In spite of modern ideals and achievements in the area of freedom and choice, people today are often afflicted with a sense that they cannot change things for the better. They feel helpless, constrained, caught — in a word, fatalistic. Beyond Fate, Margaret Visser’s 2002 CBC Massey Lectures, examines why.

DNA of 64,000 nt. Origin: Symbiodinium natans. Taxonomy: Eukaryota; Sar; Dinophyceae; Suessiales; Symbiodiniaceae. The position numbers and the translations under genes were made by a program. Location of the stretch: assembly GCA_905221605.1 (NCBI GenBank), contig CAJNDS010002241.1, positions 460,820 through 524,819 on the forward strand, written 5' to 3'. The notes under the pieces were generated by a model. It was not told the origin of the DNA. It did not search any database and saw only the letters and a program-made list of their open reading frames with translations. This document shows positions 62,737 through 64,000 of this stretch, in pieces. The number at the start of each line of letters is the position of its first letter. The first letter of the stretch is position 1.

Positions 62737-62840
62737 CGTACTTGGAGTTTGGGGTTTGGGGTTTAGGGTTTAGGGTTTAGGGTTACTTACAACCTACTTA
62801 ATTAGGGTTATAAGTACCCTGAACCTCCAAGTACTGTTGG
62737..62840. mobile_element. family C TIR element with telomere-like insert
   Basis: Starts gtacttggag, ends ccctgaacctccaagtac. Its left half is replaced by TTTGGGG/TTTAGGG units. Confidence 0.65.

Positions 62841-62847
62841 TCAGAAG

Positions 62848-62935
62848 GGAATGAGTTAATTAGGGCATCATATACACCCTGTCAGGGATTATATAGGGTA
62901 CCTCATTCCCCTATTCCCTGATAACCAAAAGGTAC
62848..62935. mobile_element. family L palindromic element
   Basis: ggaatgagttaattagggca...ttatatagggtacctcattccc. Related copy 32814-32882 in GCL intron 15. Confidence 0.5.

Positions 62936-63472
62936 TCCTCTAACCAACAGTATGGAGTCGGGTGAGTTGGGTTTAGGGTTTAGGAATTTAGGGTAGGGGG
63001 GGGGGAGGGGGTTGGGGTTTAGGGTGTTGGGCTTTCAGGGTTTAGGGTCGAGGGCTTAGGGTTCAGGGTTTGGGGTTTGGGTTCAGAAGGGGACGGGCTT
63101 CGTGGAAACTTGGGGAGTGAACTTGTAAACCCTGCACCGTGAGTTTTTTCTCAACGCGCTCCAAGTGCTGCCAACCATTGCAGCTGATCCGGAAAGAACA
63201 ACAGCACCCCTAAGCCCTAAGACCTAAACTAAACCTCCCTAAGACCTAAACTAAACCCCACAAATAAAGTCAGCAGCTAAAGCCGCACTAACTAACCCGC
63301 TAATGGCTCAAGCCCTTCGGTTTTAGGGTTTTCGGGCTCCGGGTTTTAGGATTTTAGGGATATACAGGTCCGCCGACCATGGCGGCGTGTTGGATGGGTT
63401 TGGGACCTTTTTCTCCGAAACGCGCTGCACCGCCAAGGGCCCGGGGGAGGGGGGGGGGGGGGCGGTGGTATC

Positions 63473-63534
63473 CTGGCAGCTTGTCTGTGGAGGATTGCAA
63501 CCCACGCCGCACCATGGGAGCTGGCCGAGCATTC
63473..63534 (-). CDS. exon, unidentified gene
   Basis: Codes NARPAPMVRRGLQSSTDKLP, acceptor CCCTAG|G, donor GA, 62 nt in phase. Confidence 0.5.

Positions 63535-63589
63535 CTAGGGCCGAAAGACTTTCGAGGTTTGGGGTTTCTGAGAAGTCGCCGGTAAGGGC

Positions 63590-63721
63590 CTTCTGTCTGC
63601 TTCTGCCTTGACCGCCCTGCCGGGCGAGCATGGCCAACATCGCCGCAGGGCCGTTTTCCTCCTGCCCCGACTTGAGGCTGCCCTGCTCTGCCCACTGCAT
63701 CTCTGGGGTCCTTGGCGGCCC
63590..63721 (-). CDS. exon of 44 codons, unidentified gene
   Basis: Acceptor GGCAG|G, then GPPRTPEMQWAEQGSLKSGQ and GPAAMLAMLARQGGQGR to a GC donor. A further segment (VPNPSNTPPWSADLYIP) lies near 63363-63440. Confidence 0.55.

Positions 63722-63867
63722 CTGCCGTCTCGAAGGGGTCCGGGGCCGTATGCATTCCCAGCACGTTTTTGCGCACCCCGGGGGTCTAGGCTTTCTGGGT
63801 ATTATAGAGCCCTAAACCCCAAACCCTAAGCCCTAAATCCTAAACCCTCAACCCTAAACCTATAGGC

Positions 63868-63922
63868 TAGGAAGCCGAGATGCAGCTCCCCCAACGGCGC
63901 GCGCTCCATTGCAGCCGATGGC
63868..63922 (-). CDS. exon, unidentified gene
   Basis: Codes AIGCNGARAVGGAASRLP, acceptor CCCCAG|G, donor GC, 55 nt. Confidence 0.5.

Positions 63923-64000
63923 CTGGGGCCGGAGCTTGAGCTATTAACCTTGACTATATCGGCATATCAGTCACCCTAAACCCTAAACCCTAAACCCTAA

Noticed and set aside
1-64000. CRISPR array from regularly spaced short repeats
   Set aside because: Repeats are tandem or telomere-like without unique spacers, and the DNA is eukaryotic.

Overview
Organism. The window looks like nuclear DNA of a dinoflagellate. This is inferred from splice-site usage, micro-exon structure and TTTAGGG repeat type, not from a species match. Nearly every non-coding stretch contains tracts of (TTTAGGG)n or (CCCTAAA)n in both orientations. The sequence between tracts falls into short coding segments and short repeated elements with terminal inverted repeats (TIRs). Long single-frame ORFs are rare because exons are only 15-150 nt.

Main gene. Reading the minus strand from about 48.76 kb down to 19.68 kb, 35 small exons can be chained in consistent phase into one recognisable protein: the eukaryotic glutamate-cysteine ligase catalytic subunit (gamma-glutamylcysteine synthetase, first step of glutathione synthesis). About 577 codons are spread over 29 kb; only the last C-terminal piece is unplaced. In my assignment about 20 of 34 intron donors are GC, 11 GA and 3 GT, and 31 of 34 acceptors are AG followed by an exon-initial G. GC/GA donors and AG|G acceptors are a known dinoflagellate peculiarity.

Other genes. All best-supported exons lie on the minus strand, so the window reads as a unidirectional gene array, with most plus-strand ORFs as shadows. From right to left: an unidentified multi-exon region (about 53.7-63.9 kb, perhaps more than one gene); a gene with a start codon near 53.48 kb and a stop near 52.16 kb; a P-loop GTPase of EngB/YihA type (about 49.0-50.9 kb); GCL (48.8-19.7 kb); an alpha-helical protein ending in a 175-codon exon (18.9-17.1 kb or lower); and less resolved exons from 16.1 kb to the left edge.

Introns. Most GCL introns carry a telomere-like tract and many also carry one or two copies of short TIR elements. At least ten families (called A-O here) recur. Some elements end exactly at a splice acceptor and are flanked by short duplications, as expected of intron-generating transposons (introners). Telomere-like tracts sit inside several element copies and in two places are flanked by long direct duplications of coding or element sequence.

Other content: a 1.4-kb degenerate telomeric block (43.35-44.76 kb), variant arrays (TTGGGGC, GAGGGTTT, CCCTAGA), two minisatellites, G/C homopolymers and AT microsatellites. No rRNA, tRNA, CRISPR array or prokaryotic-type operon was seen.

This timely and important book investigates what fate means, and where the propensity to believe in it and accept it comes from. Visser takes an ancient metaphor — ubiquitous, influential, perhaps unavoidable — where time is seen and spoken of as though it were space; she examines how this way of picturing reality can be a useful tool to think with — or, on the other hand, may lead us into disastrous misunderstandings. There are ways out. But first, by observing how fatalism manifests itself in our daily lives, in everything from table manners and shopping to sport, we understand our profound attachment to fate, so that we can consider its role in our lives and our cultures.